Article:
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Chrome to label Fast pages, disable Autofill on insecure forms

Chrome to label Fast pages, disable Autofill on insecure forms

Holding the majority of the web browser market on almost all platforms puts Google in the prime position to push for (some would say dictate) good web practices. It has helped push website owners to use secure HTTPS, get rid of invasive and abusive ads, and adopt designs and technologies that speed up and improve users' browsing experiences. Of course, not all are falling in line with Google's campaigns, especially those that don't really care much for Chrome. To further encourage adoption, it is introducing a new badge of honor for some compliant sites and will be penalizing those that continue to put users at risk.

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Chrome may soon let websites go into a battery-saving mode

Chrome may soon let websites go into a battery-saving mode

Chrome may have the lion's share of the web browser market but it's definitely not for being the most power-efficient option in the market. In fact, Google's browser has become notorious, both warranted and exaggerated, for quickly draining a laptop's battery. Google has been trying to fight off that stigma, both in marketing and on a technical level, and an upcoming feature might add to its growing list of battery-saving features that will hopefully keep some websites from draining your battery dry.

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Chrome full URL hiding is an anti-spoofing experiment

Chrome full URL hiding is an anti-spoofing experiment

As the makers of the world's most-used web browser and search engine, Google has taken upon itself to come up with and enforce policies that will protect users against less conscientious people on the Web. As the makers of the world's most-used web browser and search engine, however, the company is also often accused of pushing its own agenda with these new policies. Even something like hiding a website's full URL has gotten a bit negative feedback but Google assures that it's doing it to protect unwitting users from harm.

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Firefox maker Mozilla announces layoffs and big changes coming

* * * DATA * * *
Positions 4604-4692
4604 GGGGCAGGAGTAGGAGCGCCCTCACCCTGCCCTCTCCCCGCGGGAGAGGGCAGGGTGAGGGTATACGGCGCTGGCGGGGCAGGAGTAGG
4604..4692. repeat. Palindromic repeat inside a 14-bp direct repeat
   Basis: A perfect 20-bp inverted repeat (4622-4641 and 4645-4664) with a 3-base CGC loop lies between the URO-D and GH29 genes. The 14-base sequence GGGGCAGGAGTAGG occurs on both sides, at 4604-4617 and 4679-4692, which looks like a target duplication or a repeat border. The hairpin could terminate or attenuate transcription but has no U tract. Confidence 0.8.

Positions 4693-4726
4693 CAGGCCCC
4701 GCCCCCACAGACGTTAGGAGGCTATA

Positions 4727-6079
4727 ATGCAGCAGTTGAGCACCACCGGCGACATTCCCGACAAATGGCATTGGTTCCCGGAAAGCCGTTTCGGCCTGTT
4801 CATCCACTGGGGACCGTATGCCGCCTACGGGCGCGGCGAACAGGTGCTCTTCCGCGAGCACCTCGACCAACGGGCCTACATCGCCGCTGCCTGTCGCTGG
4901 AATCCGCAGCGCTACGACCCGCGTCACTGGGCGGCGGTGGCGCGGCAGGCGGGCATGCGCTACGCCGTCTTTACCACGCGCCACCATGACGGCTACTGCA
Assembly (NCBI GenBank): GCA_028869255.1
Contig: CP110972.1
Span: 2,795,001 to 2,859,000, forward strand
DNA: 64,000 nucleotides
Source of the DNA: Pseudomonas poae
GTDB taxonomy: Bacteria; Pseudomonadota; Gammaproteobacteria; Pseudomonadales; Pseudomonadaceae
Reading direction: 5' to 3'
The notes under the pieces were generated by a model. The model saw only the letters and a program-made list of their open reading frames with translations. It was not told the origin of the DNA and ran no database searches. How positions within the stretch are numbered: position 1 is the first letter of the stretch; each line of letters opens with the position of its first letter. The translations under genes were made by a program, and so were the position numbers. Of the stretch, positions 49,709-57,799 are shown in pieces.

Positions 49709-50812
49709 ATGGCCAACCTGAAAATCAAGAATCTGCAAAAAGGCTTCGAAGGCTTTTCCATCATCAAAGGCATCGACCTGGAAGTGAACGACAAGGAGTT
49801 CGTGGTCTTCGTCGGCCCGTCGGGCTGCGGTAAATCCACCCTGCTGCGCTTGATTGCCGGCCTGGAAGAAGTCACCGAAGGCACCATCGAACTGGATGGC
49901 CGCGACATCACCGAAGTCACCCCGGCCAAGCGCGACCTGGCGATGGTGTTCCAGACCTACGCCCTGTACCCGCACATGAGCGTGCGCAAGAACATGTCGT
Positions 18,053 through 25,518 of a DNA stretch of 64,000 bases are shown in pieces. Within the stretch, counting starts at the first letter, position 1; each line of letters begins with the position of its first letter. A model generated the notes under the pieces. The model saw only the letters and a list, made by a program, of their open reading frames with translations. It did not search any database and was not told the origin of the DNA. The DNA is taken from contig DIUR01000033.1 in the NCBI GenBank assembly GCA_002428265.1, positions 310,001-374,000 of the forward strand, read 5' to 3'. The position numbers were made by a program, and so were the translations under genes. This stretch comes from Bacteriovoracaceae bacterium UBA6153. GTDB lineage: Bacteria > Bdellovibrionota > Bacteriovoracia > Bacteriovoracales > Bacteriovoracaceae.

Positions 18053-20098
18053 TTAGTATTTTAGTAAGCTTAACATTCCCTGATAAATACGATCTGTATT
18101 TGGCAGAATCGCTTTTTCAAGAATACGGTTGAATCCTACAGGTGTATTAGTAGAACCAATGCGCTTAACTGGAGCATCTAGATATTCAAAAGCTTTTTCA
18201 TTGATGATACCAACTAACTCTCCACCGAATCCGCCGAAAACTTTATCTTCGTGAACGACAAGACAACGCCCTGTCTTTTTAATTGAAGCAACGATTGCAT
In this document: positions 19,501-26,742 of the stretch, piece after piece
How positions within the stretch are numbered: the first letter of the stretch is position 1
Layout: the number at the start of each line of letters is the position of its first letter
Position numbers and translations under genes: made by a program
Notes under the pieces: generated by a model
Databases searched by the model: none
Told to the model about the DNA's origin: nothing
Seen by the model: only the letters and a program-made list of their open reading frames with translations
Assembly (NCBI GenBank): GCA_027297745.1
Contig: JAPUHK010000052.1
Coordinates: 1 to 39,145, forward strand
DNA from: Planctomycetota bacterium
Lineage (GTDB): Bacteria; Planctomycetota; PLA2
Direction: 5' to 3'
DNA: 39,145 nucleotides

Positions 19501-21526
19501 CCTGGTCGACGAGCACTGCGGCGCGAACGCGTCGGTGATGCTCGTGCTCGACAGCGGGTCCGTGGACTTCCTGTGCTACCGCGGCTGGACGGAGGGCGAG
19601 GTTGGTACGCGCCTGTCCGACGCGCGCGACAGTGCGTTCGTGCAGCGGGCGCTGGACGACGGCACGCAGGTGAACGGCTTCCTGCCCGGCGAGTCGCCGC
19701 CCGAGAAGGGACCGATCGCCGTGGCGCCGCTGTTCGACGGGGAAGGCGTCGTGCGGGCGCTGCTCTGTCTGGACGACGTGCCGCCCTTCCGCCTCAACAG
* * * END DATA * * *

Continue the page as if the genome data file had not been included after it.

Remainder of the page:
Firefox maker Mozilla announces layoffs and big changes coming

All companies, no matter the size, have been hit hard by the COVID-19 pandemic. Of course, smaller companies and organizations have had a more difficult time adjusting and coping compared to those with more resources to spare. Although not exactly tiny, the makers of the popular Firefox web browser is dwarfed by the giant that is Google and was already struggling to find stable revenue streams even before the coronavirus hit the world. Now Mozilla Corporation, the for-profit subsidiary of the Mozilla Foundation, is announcing a "significant restructuring", including letting go of 250 people.

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Chrome Apps will continue to live on until next year

Chrome Apps will continue to live on until next year

Google had a grand vision for Chrome, one that included treating web apps as first-class citizens, a vision that almost saw its fulfillment in Chrome OS. Chrome Apps, however, didn't exactly fly on their own and was eventually made redundant by the more browser-agnostic and standardized Progressive Web Apps or PWAs. That said, Chrome Apps did gather a few true believers and users, especially among its enterprise customers, causing Google to now push back its earlier plans to sunset Chrome Apps until June next year.

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Chrome on Android to autofill credit card info with fingerprints

Chrome on Android to autofill credit card info with fingerprints

Google advises using Chrome's built-in features to remember information you repeatedly enter into web pages, including and especially the ones you use for secure transactions. Whether you're comfortable handing Google your logins and credit card details is a different question but it's unarguably convenient and potentially safer in some ways. It's still not completely convenient, though, and there are still a few steps that Chrome's Autofill can be made quicker yet even more secure, something that Google will soon be rolling out to Android, starting with biometrics support for credit card info.